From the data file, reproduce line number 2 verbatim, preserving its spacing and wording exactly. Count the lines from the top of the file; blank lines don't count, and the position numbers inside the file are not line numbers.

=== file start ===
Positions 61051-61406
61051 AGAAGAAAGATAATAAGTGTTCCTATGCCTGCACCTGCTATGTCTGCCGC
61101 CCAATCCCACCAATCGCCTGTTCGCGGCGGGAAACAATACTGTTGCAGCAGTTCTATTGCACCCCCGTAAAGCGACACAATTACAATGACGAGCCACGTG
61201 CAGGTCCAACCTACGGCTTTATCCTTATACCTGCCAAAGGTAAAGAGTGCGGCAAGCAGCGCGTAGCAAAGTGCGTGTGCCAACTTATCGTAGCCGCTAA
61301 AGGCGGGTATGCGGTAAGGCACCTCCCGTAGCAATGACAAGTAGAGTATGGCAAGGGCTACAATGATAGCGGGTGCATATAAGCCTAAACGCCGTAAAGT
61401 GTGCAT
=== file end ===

61051 AGAAGAAAGATAATAAGTGTTCCTATGCCTGCACCTGCTATGTCTGCCGC